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United States Department of Agriculture

Agricultural Research Service

Research Project: MOLECULAR AND GENETIC APPROACHES TO SUPPRESSING FUNGAL PATHOGENS AND MYCOTOXIN CONTAMINATION Title: Allelochemical phenolic acids from Gypsophila paniculata

Authors
item Chou, Shen-Chieh - UNIV CO HEALTH SVC CNT
item Everngam, Molly - WILDLIFE INTL., LTD
item Beck, John

Submitted to: Journal of Undergraduate Chemistry Research
Publication Type: Peer Reviewed Journal
Publication Acceptance Date: February 6, 2008
Publication Date: June 1, 2008
Citation: Chou, S., Everngam, M.C., Beck, J.J. 2008. Allelochemical phenolic acids from Gypsophila paniculata. Journal of Undergraduate Chemistry Research.7(2):40-42.

Interpretive Summary: Using antifungal and antimicrobrial assays to guide the fractionation process, the phenolic compounds p-coumaric acid, dihydroferulic acid, and syringic acid were isolated from the plant Gypsophila paniculata L. (Caryophyllaceae). All three phenolics exhibited weak- to modest inhibition activity against the Gram-positive bacteria Bacilus subtilis and Staphylococcus aureus, and only p-coumaric acid provided inhibition against the Gram-negative bacterium Klebsiella pneumoniae. Dihydroferulic acid demonstrated weak activity against the fungi Candida kefyr and Aspergillus niger. In addition to their noted antimicrobial activity, p-coumaric acid and syringic acid are known to be potent exuded allelochemicals. Dihydroferulic acid has been reported to undergo microbial degradation to vanillic acid, which is also known to be an exuded allelochemical. This is the first report of these phenolics from G. paniculata.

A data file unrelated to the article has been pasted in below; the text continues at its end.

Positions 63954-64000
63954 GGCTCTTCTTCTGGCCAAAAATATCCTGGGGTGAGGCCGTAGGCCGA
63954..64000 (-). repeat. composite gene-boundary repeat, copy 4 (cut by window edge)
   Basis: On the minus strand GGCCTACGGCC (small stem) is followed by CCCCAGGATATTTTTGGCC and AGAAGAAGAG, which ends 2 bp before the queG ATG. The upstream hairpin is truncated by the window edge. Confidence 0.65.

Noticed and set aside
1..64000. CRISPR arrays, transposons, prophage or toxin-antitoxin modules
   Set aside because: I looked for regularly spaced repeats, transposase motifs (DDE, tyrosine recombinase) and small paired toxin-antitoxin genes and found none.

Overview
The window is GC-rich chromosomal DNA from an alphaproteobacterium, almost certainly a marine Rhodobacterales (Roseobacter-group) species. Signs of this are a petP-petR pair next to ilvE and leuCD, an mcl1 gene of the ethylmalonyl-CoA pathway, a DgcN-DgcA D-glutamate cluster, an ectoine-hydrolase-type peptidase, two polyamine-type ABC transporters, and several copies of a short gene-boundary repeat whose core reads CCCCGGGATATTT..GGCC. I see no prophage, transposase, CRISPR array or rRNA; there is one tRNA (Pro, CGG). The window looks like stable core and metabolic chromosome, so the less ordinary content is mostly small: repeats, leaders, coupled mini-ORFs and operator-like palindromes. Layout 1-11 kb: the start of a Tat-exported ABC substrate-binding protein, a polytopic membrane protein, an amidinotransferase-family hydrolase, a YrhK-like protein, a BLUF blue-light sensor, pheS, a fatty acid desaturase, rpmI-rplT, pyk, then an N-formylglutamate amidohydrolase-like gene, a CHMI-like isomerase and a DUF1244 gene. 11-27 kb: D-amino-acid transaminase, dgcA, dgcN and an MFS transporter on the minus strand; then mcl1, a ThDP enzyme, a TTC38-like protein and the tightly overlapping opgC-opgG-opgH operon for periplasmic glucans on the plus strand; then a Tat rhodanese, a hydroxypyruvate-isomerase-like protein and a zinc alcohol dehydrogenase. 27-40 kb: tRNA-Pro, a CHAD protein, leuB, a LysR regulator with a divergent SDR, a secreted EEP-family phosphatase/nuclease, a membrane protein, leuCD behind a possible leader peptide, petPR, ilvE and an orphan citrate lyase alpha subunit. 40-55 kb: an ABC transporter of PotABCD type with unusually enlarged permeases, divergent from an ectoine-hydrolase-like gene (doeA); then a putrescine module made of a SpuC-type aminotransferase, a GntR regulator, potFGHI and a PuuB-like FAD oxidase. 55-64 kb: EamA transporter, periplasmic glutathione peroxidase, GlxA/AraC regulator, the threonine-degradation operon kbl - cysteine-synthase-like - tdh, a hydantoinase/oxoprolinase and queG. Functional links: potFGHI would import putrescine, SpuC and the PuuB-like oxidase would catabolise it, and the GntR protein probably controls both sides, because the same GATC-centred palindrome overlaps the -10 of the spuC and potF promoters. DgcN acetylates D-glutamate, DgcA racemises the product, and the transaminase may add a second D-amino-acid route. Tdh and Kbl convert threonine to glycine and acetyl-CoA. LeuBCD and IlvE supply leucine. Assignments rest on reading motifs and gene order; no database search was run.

Technical Abstract: Bioassay-guided fractionation of Gypsophila paniculata L. (Caryophyllaceae) resulted in the isolation of the phenolics p-coumaric acid (1), dihydroferulic acid (2), and syringic acid (3). In addition to their noted weak antimicrobial activity, compounds 1 and 3 are known to be potent exuded allelochemicals. Compound 2 has been reported to undergo microbial degradation to vanillic acid (4), which is also known to be an exuded allelochemical. This is the first report of these phenolics from G. paniculata.

Last Modified: 11/25/2014
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